On the list of musical numbers I have reproduced some scene directions which show that Andersen saw the role of music not confined to vocal numbers. Instrumental music is mentioned at the end of Acts II and III and at the beginning of Act III, but in Acts IV and V also as background to the spoken word ind the manner of melodrama. As the text was published a week after the play had opened, I assumed that these remarks reflected the actual practice rather that the author's wish. Unfortunately I have no information on who wrote the music and how extensive it was, and Dan Fog, great authority though he is on Danish 19th century music, did not know either. Maybe some Andersen scholar or theatrical historian has the answer.

As a curiosity I may add that Andersen's adaptation was the first appearance of Mosenthal's play in print; he had received it from the author in manuscript form, and the first German book edition was not published until 1857. In a letter to Mosenthal Andersen expressed his belief that after its success in Copenhagen, the play would also be performed in Norway and Sweden.3 I am not aware of any performances in other Scandinavian countries, but this may merely be a non-specialist's ignorance.

Both the German original and Andersen's adaptation have been unavailable for the best part of a century. At a time when yesteryear's popular culture has been discovered as an invaluable source for social history, the history of taste and the history of mentality, a bilingual edition of the play with the music in piano-score form might be of interest to more than just the Andersen specialist.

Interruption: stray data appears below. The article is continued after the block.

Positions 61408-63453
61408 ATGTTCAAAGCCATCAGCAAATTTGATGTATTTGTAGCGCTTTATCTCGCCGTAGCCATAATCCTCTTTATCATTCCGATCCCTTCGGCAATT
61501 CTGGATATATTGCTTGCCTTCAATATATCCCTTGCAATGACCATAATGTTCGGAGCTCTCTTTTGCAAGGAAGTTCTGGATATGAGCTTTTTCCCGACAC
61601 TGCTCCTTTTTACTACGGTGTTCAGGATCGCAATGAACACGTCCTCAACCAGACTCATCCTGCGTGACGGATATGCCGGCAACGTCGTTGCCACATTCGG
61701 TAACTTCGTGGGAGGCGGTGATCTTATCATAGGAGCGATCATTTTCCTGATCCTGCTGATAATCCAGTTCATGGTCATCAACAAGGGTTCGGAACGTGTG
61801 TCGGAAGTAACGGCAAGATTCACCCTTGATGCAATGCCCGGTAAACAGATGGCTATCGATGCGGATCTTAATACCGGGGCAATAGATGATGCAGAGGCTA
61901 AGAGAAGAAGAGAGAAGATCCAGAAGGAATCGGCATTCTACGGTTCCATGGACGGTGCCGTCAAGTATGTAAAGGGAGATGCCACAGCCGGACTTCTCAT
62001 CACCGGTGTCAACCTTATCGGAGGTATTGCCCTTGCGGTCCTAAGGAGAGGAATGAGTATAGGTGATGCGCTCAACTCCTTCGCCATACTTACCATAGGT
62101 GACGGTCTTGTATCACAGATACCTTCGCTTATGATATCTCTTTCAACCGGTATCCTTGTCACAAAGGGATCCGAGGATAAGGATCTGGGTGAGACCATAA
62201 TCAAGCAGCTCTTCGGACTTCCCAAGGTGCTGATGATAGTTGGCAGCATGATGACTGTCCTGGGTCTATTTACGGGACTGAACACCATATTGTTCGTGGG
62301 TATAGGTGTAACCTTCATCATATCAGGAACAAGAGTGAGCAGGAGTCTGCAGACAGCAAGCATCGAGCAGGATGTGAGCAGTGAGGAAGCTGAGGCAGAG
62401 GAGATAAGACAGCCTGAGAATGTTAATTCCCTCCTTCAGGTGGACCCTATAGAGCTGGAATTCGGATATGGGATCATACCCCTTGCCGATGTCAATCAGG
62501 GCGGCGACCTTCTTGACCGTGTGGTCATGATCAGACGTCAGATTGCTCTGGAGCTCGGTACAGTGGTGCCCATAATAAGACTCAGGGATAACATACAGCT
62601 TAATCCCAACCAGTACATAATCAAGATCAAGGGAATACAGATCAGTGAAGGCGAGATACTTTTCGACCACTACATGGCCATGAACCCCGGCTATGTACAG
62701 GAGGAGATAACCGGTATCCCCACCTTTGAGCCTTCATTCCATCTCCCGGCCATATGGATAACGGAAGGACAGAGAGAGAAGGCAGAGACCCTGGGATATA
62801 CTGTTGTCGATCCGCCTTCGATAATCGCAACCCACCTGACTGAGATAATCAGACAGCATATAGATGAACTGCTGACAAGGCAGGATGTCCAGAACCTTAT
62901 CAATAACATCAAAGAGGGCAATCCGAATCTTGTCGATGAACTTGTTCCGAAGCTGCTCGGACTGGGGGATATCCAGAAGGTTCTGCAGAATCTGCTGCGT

Notes

1. Page numbers refer to: S. Hermann Mosenthal, Der Sonnwendhof, Leipzig, Philipp Reclam jun., 1908 (Universal-Bibliothek, 5042). En Landsbyhistorie, Folke-Skuespil i fem Acter efter S. H. Mosenthals "Der Sonnwendhof" med tildigtede Chor og Sange af H. C. Andersen, Kjøbenhavn, C. A. Reitzels Bo og Arvinger, 1855. tilbage

2. H. Topsøe-Jensen's edition 1951, II, p. 157. tilbage

3. "Jeg tør troe, at Stykket snart vil gaae til Norge og Sverrig med". Breve fra H. C. Andersen, København 1878, II, p. 317. tilbage



Reproduction from the original issue of En Landsby historie.

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Bibliografisk information om teksten:

Kuhn, Hans: "En Landsbyhistorie - Andersen's Forgotten Success Play" , In: Johan de Mylius, Aage Jørgensen and Viggo Hjørnager Pedersen (ed.): Hans Christian Andersen. A Poet in Time. Papers from the Second International Hans Christian Andersen Conference 29 July to 2 August 1996. The Hans Christian Andersen Center, Odense University, Odense University Press. 576 pages, Odense, Denmark 1999.